Israeli Prime Minister Ehud Olmert's bid to stay in office was weakened Wednesday when one of his most crucial allies called for him to resign. Popular Foreign Minister Tzipi Livni, a member of Olmert's own Kadina Party and a prospective successor to head the government, said she told him resignation "would be the right thing to do" because of criticism of his handling of last summer's war with Hizbullah. Livni said, however, that she'd remain in the government.

US officials in Iraq again cautioned against accepting reports that Al Qaeda chief Abu Ayub al-Masri is dead, saying terrorism there could be expected to continue regardless. But an Anbar Province police spokesman said security forces know where Masri's remains are, although they can't be retrieved because the area is still under terrorist control.

North Korea's foot-dragging in retiring its nuclear weapons program may require the imposition of further sanctions, Japanese Prime Minister Shinzo Abe said Wednesday. The North is almost three weeks beyond the deadline for shutting down its Yongbyon reactor in return for economic aid and political concessions. Secretary of State Condoleezza Rice said the US and Japan are willing to allow North Korea more time but that patience in the matter isn't "endless."

An angry Prime Minister Recep Tayyip Erdogan blasted Turkey's highest court for "a bullet fired at democracy" after it invalidated the first vote for president. But in a concession to opponents, his Islamist-based party asked parliament for an early election June 24. The opposition, which boycotted the presidential vote in parliament last week, argued that it should be nullified because a quorum wasn't present. Abdullah Gul, the foreign minister and a close ally of Erdogan, is opposed by secularists but refuses to withdraw his candidacy.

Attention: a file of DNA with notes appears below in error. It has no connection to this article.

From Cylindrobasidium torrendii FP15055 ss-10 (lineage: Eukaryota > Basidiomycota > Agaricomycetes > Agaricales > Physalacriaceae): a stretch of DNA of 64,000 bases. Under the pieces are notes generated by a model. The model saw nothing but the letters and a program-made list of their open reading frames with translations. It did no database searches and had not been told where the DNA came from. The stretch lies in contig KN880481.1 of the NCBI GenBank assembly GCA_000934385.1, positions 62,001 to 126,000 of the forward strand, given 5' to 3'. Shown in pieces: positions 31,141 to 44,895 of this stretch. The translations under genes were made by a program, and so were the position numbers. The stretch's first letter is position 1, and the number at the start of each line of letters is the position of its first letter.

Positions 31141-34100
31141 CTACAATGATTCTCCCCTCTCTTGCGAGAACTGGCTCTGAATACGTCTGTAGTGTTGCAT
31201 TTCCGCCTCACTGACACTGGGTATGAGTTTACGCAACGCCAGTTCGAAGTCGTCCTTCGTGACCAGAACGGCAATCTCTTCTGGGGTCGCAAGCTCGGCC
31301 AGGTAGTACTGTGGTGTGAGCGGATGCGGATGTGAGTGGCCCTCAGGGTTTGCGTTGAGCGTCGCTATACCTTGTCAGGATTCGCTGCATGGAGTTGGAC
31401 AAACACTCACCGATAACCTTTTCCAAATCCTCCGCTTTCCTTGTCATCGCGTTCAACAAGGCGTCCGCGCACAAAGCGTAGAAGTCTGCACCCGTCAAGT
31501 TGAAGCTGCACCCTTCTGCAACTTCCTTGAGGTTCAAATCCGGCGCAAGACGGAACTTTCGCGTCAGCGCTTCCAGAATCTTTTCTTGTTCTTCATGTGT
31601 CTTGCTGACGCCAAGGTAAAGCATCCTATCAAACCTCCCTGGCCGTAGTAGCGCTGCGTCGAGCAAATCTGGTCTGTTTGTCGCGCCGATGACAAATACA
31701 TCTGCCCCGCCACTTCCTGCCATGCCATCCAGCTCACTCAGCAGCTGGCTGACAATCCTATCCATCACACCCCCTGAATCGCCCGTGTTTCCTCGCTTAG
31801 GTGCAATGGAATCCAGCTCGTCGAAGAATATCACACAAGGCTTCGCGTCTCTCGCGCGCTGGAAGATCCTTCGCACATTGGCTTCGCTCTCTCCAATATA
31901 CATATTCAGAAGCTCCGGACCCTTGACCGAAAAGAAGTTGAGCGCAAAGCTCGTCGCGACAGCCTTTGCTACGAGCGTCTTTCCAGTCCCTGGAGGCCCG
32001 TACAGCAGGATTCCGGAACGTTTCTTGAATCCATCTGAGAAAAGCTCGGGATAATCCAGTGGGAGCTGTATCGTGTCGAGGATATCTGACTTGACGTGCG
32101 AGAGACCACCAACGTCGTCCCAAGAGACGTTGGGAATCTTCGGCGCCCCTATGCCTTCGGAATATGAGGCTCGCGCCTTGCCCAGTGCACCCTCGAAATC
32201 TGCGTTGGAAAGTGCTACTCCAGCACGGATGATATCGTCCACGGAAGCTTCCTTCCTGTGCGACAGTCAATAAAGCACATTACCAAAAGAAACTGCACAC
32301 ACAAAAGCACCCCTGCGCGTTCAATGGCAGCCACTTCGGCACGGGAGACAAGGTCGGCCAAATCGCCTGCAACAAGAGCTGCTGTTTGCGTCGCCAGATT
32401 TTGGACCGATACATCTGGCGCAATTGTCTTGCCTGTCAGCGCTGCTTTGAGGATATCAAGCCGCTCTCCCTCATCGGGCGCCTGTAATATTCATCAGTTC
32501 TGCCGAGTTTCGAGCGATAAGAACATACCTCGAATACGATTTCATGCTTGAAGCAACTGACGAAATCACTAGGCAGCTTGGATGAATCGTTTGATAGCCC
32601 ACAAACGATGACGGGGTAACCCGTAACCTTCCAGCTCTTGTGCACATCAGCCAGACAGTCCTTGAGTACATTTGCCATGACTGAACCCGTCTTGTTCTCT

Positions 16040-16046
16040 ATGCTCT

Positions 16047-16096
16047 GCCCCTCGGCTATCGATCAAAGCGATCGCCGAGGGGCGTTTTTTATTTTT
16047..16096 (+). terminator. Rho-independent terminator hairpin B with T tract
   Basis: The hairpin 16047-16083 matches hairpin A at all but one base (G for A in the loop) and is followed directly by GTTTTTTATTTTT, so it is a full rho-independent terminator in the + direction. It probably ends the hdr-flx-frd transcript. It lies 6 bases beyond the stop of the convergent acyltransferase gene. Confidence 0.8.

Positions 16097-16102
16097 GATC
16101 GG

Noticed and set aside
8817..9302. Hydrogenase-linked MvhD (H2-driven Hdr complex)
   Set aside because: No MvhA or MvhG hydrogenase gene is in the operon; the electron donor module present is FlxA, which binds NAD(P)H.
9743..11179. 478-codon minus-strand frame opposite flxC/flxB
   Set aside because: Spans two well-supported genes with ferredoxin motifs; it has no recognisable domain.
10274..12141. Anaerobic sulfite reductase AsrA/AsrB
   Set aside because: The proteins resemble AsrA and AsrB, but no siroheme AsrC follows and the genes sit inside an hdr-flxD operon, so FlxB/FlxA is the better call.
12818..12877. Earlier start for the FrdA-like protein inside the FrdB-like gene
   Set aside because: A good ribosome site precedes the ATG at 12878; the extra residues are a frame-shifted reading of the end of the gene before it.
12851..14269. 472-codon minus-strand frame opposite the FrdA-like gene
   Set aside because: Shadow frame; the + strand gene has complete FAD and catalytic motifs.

Relations between Russia and the ex-Soviet republic of Estonia took another turn for the worse Wednesday after activists tried to keep the latter's ambassador to the Kremlin from appearing at a news conference. Bodyguards had to use pepper spray to protect Marina Kaljurand, who'd planned to demand increased security for Estonia's embassy. Russians are angry at the removal of a Soviet-era memorial from central Tallinn, the Estonian capital, which triggered three days of rioting last week. Above, friends comfort an activist who was hit by the pepper spray.

Despite their indictments on war-crimes charges, Sudan will not hand over two suspects for trial by the International Criminal Court, a government spokesman said. The ICC issued arrest warrants Wednesday for Humanitarian Affairs Minister Ahmad Haroun and janjaweed militia leader Ali Muhammad Ali Abd al-Rahman for their alleged roles in atrocities against non-Arab civilians in the Darfur region. Sudan says its own courts should prosecute suspects in the Darfur atrocities.

A two-week ultimatum was issued by communists in Nepal's government for parliament to abolish the monarchy. Otherwise, their leader said Tuesday, they'll organize mass protests in the streets as well as in the legislature. Under the peace accord signed by the communists last year, the future of the monarchy is to be decided by a new parliament. But the communists complain that an election for that purpose is taking too long to organize.

On further review, the stash of cocaine unearthed by Colombia's Navy early this week is only half the size originally estimated, its spokesman said. The Defense Ministry had estimated its weight at 27 tons, making it the largest in the nation's history. But the Navy said the packages seized weighed less than those customarily wrapped by traffickers. At 14.5 tons, the seizure is still the largest this year, the spokesman said. Above, a drug enforcement agent inspects bricks taken from a package.

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